While IoT devices are convenient and offer users a lot of useful information and services, they can also collect an enormous amount of data about you and your personal habits. In some cases, you may choose to share such information. But in other cases, the device may collect it automatically. For example, by analyzing when you interact with an IoT device, the maker may be able to infer when you come and go from your home or even your sleeping habits. For wearable IoT devices such as smartwatches, an IoT maker may know your location and be able to figure out when you are on vacation, your exercise habits, and other health-related information. This is a lot of data to entrust to an IoT device maker without knowing how this data will be used, shared or sold. Therefore, consumers should be concerned with the device maker’s privacy and security practices.

Privacy concerns not only include what information the device maker collects about you but how the device maker uses that data. Does the device maker use it only for the purpose for which the consumer provided the data? Or, does it use that data to market to you? Does it share or sell that data and, if so, for what purposes? What confidentiality obligations are these third-parties bound by? As far as security goes, what assurances has the maker given that it has put adequate safeguards in place to protect the data from being hacked?

The best place to find this information is in the IoT device maker’s privacy policy, likely found on its website. The privacy policy should describe the device maker’s data privacy practices and security measures. If the maker doesn’t have a privacy policy, that’s a red flag. If the device is marketed to children or likely to be used by children, does the maker take any special precautions with that data? The Children’s Online Privacy Protection Act (COPPA) requires verifiable parental consent before personal information is collected from a child under the age of 13. If the device is obviously going to be used by children under the age of 13 and the device maker takes a contrary position—stating that it is only for use by adults—this is another red flag. If non-internet-connected versions of a device are available—a refrigerator, for example—ask yourself whether the added benefit of having an IoT device outweighs the risks (potential to be hacked) and costs (potential use and commercialization of your data).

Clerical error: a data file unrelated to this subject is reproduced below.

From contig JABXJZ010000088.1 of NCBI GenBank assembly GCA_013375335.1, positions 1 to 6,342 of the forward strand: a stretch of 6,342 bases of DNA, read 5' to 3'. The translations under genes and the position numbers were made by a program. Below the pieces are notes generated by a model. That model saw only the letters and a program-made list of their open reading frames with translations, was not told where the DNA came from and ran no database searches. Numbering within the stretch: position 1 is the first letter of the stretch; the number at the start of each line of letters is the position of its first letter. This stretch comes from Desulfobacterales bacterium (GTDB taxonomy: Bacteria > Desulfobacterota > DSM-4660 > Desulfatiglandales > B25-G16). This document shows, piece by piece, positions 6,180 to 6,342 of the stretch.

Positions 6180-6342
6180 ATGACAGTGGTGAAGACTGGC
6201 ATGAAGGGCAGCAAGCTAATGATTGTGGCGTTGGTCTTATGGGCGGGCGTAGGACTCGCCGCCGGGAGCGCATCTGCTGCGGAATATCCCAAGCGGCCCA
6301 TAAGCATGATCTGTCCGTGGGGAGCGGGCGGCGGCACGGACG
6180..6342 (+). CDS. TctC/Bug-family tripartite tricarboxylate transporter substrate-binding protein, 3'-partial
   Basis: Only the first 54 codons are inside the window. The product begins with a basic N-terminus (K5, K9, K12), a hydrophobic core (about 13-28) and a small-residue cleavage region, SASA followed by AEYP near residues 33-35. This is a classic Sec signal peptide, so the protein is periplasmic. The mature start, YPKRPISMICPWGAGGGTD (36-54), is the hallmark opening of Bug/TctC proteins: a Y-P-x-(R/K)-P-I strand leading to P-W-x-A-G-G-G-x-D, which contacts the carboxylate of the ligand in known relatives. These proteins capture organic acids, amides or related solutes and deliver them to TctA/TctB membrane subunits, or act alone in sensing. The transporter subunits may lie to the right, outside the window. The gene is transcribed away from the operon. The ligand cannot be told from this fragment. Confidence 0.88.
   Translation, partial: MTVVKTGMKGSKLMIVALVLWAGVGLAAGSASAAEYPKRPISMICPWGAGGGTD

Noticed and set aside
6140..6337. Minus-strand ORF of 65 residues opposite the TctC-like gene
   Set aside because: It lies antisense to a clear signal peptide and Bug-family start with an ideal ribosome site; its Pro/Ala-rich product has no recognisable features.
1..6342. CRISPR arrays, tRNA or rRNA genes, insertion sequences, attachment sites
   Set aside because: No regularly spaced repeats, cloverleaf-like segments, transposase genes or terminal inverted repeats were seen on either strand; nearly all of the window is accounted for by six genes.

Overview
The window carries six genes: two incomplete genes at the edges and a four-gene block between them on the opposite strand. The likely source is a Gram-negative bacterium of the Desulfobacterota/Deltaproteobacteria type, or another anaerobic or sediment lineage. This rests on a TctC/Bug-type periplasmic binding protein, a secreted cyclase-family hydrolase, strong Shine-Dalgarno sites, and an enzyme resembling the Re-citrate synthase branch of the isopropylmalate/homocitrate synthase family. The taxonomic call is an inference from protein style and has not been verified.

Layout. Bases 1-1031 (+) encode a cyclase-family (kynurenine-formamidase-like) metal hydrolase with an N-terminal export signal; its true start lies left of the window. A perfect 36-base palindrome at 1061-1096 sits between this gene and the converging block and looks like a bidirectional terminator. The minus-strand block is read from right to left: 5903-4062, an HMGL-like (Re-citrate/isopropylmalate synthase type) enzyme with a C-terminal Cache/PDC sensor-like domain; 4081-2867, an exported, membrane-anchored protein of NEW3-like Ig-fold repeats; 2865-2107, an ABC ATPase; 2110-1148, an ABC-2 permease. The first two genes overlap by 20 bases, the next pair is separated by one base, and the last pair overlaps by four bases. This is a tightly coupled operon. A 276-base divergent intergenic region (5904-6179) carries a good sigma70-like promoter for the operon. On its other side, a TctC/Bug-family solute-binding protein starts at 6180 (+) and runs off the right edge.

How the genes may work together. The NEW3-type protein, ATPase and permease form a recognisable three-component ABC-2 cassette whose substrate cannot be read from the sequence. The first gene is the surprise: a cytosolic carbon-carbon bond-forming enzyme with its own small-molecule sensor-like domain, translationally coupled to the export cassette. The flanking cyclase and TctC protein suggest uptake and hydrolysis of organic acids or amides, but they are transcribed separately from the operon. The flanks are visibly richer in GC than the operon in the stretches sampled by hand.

IoT devices are by definition connected to the internet and thus, like anything connected to the Internet, may be hacked by unscrupulous people. Sometimes, but not always, the device’s privacy policy will shed some light on the device maker’s security practices. If the information is available, does the device maker encrypt the data (translate it into a secret code)? Encryption decreases the likelihood that a hacker will be able to view, and thus use, your data if the hacker obtains it. Device makers who are hacked may be required to notify you under state data breach reporting laws. However, this is small consolation if your personal information is floating around on the dark web.

Before asking Santa for an IoT device, you should carefully weigh the benefits of owning the device against the data privacy and security risks. If the benefits outweigh the risks, consider keeping it on your list. The Fitbit Versa smartwatch is still on mine.